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MIT Saves Summer UROPs With $1 Million Infusion

By Ramy A. Arnaout
Associate News Editor

MIT will transfer $1 million from the endowment to the Undergraduate Research Opportunities Program office in an effort to keep funding for summerUROPs close to last year's levels, according to Provost Mark S. Wrighton.

The contribution will come from funds that function as an endowment "that [have been] set aside to deal with abrupt changes in funding from research sponsors," Wrighton said.

The funds are meant to help cover the overhead and benefit costs that will be charged to most UROP wages starting July 1. These new expenses are expected to nearly double the cost of hiring a UROP student in the future.

In general, students and faculty have met Wrighton's announcement with optimism and relief. Still, they were concerned about how UROP would be funded after this summer.

"It's great news," said Carlos I. Guiterrez '96. "I thought it was going to be very hard to find [a UROP], but I think this is going to make it easier."

Although the funding will not carry over to the fall, the contribution "gives us time to plan how to deal with UROP for the fall, and next spring, and most importantly, next summer," said UROP Director Norma G. McGavern.

While the contribution may not completely offset the original costs, "it will allow us to have a normal summer, with participation as close to last summer as we can get," McGavern said. Last summer, 1,000 studennts held UROP positions. "I think it will provide encouragement to faculty not to decide too quickly to take too few UROPers," she said.

"I'm delighted," said James L. Elliot, professor of earth, atmospheric, and planetary sciences. "We certainly needed something as an emergency measure so that the summer UROP wouldn't be devastated," he said.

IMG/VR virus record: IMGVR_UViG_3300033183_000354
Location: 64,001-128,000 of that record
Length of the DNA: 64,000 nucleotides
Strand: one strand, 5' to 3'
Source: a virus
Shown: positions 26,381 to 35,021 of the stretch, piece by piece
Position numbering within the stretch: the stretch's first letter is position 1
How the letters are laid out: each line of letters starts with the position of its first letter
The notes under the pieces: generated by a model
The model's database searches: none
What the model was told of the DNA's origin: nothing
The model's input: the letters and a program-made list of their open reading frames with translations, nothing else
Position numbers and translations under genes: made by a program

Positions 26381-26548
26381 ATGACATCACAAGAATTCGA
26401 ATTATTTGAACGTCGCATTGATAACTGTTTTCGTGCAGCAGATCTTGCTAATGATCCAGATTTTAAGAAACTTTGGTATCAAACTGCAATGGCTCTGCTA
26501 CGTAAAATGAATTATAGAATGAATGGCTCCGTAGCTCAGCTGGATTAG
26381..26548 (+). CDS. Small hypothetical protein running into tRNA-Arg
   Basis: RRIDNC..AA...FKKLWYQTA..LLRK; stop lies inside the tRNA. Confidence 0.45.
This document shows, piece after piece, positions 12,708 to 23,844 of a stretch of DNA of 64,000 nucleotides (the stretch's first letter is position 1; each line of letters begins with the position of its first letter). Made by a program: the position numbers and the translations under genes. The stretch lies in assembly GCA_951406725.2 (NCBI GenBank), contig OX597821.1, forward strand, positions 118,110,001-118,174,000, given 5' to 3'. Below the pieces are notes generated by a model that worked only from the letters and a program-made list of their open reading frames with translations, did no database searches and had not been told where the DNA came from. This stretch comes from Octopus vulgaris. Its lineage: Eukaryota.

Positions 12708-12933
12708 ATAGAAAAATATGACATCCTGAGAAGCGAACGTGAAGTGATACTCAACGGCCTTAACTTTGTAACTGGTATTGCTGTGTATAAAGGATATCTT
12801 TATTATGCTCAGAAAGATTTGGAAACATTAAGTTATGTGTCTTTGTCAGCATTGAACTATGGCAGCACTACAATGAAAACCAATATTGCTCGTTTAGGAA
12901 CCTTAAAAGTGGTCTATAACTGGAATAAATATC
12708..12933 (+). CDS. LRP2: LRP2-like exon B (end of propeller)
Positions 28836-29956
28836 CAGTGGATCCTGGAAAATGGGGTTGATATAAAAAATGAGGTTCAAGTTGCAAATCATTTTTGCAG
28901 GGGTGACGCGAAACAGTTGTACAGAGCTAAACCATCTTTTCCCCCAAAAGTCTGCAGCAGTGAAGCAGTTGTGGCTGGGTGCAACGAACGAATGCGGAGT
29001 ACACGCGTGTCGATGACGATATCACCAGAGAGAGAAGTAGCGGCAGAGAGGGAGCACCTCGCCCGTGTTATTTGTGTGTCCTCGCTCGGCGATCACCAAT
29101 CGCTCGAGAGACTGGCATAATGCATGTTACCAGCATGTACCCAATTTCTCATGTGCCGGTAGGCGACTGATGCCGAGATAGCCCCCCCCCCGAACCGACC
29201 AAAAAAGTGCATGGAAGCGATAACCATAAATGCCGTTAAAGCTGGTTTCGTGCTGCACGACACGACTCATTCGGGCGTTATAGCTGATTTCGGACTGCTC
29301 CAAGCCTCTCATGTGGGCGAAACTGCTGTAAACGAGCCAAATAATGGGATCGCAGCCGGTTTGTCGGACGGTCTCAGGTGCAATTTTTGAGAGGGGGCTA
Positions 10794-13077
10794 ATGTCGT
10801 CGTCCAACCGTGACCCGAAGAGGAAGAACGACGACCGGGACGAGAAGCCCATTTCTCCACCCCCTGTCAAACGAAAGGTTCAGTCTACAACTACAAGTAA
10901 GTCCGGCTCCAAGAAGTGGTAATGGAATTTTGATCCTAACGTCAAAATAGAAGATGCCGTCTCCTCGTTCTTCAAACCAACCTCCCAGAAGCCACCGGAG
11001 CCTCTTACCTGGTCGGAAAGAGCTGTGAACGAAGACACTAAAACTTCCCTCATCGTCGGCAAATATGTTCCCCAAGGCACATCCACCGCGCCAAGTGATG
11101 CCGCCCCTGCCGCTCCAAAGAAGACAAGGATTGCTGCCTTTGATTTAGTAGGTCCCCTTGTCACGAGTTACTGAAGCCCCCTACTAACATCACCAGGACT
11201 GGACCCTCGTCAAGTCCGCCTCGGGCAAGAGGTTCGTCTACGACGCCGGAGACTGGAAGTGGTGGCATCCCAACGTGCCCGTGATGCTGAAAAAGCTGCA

Elliot, who heads a working committee formed by Wrighton to investigate possible solutions to the funding crisis, stressed that the contribution "won't take care of all of [the new costs], but it certainly will prevent a disaster."

Mentors advised to act soon

Wrighton advised UROP mentors to act quickly to make use of the $1 million fund. To access the new resources, mentors should "contact the UROP office and seek the matching commitment needed to offset the additional expenditures that will be required after July 1," he said. The resources will be there when the research mentor commits his funding, he said.

In turn, the UROP office will pass on contribution money as unrestricted funds, McGavern said. "Hopefully [faculty] won't be too shy about taking the number of students theyhave in the past," she said.

McGavern stressed that the availability of new funds this summer will not affect the UROP review or awards process. "We're not going to change our standards or quality. We want proposals to be reviewed carefully, not as quickly as possible," she said.

The newly available funding offers a special incentive to faculty who otherwise may not be able to afford to hire UROP students this summer, McGavern said. "We're still going to help them as much as we can," she said.

"The point is, faculty need to know" of the contribution, McGavern said.

Future funding strategies

"We must now begin to work to secure the resources needed to maintain UROP in the period beyond the summer of 1994," Wrighton said. "Unfortunately, the resources of the Institute are not sufficient to simply add the needed funding to the recurring budget of the UROP office," he said.

Instead, viable sources for new funding - including federal government agencies, corporations, foundations, and MIT graduates and friends - "will be vigorously pursued by the administration and faculty," Wrighton said.

One effort is to publicize programs, like the National Science Foundation's Research Experiences for Undergraduates. Funding for the REU program will not incur the added overhead and benefit costs.

Wages paid through the REU program are considered to be a stipend. Students in the REU program can avoid overhead charges and UROP students can not, because REU wages are considered a stipend, but UROP wages are considered salary, according to Thomas B. Duff, coordinator of the Office of Sponsored Programs. While the mode of payment is technically different from that of UROP, "there really isn't any difference for the student," he said.

Because REU fellowships are supplements to existing NSF grants held by faculty - and not new grants - they are not difficult to obtain, Elliot said.

REU grants are "not going to solve the whole problem" because they are subject to the availability of NSF funding, Elliot said. REU currently employs between 20 and 40 MIT students, Duff said.